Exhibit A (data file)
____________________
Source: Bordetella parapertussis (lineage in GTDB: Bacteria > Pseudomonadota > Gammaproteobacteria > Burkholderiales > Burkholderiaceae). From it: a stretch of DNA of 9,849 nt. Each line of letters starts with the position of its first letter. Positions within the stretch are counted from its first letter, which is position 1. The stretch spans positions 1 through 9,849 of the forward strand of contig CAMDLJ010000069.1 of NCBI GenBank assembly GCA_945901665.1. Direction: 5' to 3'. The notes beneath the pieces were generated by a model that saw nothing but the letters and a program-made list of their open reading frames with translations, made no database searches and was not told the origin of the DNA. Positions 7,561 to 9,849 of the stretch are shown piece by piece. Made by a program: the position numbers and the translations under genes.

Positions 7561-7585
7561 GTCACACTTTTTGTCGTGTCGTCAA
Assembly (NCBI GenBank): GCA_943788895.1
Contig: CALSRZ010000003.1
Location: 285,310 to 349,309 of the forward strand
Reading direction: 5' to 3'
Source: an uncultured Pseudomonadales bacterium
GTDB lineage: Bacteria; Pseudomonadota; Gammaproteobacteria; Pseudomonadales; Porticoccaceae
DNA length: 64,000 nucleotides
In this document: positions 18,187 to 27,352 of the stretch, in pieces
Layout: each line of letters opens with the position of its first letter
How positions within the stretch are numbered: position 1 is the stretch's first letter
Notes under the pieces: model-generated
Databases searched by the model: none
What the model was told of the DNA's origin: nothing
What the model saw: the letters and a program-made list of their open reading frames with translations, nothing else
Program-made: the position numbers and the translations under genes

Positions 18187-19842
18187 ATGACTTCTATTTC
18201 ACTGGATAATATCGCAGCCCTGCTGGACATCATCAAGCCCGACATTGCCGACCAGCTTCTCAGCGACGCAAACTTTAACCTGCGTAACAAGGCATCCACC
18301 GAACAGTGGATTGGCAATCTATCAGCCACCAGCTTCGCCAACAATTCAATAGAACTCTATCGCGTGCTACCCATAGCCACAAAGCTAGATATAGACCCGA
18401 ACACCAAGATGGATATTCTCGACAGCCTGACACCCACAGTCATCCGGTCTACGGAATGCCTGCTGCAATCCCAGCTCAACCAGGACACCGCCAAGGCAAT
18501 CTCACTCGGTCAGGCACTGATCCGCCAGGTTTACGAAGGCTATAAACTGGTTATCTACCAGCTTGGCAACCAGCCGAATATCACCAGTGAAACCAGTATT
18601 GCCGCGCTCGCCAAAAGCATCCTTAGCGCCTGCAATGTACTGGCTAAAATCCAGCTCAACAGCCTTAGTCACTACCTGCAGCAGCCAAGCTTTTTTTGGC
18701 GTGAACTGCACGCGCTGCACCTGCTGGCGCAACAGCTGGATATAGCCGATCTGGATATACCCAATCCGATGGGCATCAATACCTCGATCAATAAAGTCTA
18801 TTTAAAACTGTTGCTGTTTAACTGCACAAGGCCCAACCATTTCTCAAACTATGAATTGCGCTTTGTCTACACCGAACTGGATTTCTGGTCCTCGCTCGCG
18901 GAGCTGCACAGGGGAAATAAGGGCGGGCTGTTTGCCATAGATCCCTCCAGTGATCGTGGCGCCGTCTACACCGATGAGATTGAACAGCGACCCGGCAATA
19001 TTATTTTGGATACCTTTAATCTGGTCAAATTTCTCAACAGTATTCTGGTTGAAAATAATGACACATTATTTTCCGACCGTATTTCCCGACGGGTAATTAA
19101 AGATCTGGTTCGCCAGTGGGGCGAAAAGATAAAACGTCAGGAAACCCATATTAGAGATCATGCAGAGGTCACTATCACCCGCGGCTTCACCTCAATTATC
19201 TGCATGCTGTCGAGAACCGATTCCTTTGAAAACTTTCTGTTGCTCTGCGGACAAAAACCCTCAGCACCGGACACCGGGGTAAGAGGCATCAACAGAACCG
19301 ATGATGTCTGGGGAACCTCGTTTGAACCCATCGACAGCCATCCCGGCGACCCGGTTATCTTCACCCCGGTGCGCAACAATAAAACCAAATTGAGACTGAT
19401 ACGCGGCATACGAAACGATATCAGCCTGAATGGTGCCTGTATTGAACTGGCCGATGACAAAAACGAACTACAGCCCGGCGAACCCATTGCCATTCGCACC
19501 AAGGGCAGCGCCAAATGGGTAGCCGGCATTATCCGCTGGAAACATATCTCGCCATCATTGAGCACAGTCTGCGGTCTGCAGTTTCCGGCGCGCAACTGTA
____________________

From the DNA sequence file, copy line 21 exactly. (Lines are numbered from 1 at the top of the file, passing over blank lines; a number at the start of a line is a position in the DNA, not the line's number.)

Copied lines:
18201 ACTGGATAATATCGCAGCCCTGCTGGACATCATCAAGCCCGACATTGCCGACCAGCTTCTCAGCGACGCAAACTTTAACCTGCGTAACAAGGCATCCACC